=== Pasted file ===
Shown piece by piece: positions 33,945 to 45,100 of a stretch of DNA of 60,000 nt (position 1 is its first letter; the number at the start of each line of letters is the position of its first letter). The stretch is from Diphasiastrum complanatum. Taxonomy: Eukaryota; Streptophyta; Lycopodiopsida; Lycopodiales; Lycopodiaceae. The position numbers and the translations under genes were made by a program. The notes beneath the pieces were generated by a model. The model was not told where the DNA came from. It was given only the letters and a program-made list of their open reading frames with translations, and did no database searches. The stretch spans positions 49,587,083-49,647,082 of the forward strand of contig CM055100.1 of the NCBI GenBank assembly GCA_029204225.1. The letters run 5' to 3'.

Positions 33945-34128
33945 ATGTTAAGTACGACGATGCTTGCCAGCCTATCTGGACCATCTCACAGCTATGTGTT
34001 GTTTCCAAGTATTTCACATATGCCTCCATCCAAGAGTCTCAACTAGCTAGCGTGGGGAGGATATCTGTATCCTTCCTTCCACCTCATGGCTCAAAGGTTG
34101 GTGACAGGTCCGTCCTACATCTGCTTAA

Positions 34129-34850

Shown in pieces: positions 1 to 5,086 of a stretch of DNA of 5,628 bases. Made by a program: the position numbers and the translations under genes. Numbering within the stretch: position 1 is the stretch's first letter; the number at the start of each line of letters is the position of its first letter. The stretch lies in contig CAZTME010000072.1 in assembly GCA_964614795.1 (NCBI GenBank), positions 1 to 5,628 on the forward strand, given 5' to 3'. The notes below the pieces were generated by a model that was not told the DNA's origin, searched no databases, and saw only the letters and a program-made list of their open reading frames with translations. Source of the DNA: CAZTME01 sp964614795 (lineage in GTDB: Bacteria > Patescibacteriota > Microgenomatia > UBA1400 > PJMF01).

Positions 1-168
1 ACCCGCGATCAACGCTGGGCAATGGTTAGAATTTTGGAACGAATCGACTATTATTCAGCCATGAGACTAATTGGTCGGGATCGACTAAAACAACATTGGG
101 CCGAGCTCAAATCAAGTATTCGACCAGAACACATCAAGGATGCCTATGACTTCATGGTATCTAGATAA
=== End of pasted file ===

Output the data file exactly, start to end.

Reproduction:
Shown piece by piece: positions 33,945 to 45,100 of a stretch of DNA of 60,000 nt (position 1 is its first letter; the number at the start of each line of letters is the position of its first letter). The stretch is from Diphasiastrum complanatum. Taxonomy: Eukaryota; Streptophyta; Lycopodiopsida; Lycopodiales; Lycopodiaceae. The position numbers and the translations under genes were made by a program. The notes beneath the pieces were generated by a model. The model was not told where the DNA came from. It was given only the letters and a program-made list of their open reading frames with translations, and did no database searches. The stretch spans positions 49,587,083-49,647,082 of the forward strand of contig CM055100.1 of the NCBI GenBank assembly GCA_029204225.1. The letters run 5' to 3'.

Positions 33945-34128
33945 ATGTTAAGTACGACGATGCTTGCCAGCCTATCTGGACCATCTCACAGCTATGTGTT
34001 GTTTCCAAGTATTTCACATATGCCTCCATCCAAGAGTCTCAACTAGCTAGCGTGGGGAGGATATCTGTATCCTTCCTTCCACCTCATGGCTCAAAGGTTG
34101 GTGACAGGTCCGTCCTACATCTGCTTAA

Positions 34129-34850

Shown in pieces: positions 1 to 5,086 of a stretch of DNA of 5,628 bases. Made by a program: the position numbers and the translations under genes. Numbering within the stretch: position 1 is the stretch's first letter; the number at the start of each line of letters is the position of its first letter. The stretch lies in contig CAZTME010000072.1 in assembly GCA_964614795.1 (NCBI GenBank), positions 1 to 5,628 on the forward strand, given 5' to 3'. The notes below the pieces were generated by a model that was not told the DNA's origin, searched no databases, and saw only the letters and a program-made list of their open reading frames with translations. Source of the DNA: CAZTME01 sp964614795 (lineage in GTDB: Bacteria > Patescibacteriota > Microgenomatia > UBA1400 > PJMF01).

Positions 1-168
1 ACCCGCGATCAACGCTGGGCAATGGTTAGAATTTTGGAACGAATCGACTATTATTCAGCCATGAGACTAATTGGTCGGGATCGACTAAAACAACATTGGG
101 CCGAGCTCAAATCAAGTATTCGACCAGAACACATCAAGGATGCCTATGACTTCATGGTATCTAGATAA